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Publication numberUS4179596 A
Publication typeGrant
Application numberUS 05/900,716
Publication dateDec 18, 1979
Filing dateApr 27, 1978
Priority dateApr 27, 1978
Publication number05900716, 900716, US 4179596 A, US 4179596A, US-A-4179596, US4179596 A, US4179596A
InventorsLennart W. Bjork
Original AssigneeLitton Systems, Inc.
Export CitationBiBTeX, EndNote, RefMan
External Links: USPTO, USPTO Assignment, Espacenet
Method for processing fiberoptic electronic components of electronic vacuum devices
US 4179596 A
Abstract
In the method of manufacturing an electronic vacuum device of the type containing at least one component element comprising a matrix of solid or hollow glass fibers bonded together in a fused matrix, in which device at least one end of said matrix is located within or forms a boundary to a region in-vacuum, including the step of applying microwave energy radiation to said glass matrix for removing water vapor and other gas molecules from said matrix.
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Claims(1)
What I claim is:
1. The method of removing entrapped contaminants from an already fused matrix of solid or hollow glass fibers, comprising the following steps to be performed after fusing and subsequent cooling of the matrix:
enclosing the matrix in a chamber for confining microwave energy;
subjecting the matrix in the chamber to microwave energy radiation to heat the entrapped contaminants and remove them from the matrix by outgassing without substantially heating the glass fibers; and
removing the gases from the chamber.
Description
BACKGROUND OF THE INVENTION

The present invention relates in the manufacture of electronic vacuum devices to a method of treating fused glass structures, particularly fused glass fiber elements intended for use as a component element of an electronic vacuum device, such as a cathode ray tube or image intensifier tube to provide enhanced physical characteristics. More particularly, my invention relates to the treatment of fiberoptic type faceplates and microchannel plates formed from fused-together fiberoptic glass materials to enhance performance and reliability of the electronic vacuum devices into which they are assembled.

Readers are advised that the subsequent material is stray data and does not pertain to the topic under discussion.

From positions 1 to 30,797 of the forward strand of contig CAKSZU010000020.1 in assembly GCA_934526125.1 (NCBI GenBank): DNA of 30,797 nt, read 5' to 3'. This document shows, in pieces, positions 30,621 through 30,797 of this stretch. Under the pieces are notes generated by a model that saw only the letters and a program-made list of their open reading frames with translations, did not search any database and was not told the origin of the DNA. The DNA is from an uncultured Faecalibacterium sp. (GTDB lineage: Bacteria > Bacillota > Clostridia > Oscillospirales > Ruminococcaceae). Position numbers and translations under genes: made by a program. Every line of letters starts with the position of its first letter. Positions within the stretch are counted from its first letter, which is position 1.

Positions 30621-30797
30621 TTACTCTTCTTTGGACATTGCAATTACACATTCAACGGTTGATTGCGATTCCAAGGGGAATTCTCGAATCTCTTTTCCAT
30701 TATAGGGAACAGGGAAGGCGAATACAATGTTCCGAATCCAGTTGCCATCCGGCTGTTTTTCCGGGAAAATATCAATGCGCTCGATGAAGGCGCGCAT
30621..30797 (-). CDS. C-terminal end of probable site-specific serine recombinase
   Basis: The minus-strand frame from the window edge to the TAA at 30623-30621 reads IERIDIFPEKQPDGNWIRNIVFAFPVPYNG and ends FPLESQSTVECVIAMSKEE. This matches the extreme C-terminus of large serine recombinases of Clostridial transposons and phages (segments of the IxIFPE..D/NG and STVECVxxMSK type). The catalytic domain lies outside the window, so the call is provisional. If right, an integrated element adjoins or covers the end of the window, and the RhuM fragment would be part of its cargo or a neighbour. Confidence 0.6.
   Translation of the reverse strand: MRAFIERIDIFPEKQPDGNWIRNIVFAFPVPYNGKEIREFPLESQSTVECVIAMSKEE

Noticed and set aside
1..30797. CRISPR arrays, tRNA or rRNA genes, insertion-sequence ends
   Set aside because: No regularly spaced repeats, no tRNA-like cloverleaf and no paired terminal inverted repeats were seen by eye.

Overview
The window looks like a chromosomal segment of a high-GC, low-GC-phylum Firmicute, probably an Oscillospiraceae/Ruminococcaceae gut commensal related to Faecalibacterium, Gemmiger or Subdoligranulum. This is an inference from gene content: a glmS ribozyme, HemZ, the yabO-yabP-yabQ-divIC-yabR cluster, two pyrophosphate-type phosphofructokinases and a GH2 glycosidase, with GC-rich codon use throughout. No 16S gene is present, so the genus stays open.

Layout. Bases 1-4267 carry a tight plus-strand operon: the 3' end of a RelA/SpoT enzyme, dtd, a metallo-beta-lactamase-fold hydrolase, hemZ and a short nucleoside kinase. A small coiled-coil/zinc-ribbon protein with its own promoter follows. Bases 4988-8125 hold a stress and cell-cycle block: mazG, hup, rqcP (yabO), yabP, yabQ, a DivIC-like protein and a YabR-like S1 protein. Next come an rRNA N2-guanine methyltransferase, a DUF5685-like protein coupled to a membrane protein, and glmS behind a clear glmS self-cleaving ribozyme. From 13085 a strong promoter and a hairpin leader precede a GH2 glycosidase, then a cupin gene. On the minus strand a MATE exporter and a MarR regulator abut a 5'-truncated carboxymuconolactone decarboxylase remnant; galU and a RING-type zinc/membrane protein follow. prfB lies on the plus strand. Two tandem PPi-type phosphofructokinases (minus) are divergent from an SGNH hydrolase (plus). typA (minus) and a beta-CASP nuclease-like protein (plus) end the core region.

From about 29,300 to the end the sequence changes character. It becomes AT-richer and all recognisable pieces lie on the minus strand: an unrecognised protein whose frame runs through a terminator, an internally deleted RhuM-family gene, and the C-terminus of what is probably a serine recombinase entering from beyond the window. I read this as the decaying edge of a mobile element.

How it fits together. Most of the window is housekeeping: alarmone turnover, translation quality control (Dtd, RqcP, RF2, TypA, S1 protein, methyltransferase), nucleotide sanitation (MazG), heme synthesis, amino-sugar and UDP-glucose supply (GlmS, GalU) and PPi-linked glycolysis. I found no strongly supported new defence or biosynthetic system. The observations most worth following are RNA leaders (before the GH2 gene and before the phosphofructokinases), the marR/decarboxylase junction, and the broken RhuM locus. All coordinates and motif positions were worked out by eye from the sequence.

A fiberoptic faceplate is manufactured form a plurality of individual glass fibers which are stacked together, pressed and heated under pressure to form a uniform structure with a plurality of light transmitting passages so as to be optically transparent between front and back surfaces. Typically, in order to minimize optical "cross-talk" between the individual glass fibers in the structure, ensuring that the light entering one end of a fiber exits the opposed end and is not diffused or substantially coupled to other adjacent fibers, a coating of light absorbing material is placed on or adjacent the individual fibers or bundle of fibres prior to fusing them together. This coating usually contains material, such as iron oxide particles and carbon particles, dispersed in an adherent suspension or matrix. the aforedescribed structure is known and is typical of the kinds of faceplates employed as the output display in electronic vacuum tube devices, such as those commonly termed "night vision devices" or "image intensifiers". As the output display a phosphor coating is applied to one surface of the faceplate, much like the phosphor coated faceplate of a cathode ray tube found in television sets, so as to cause fluorescence under electron bombardment.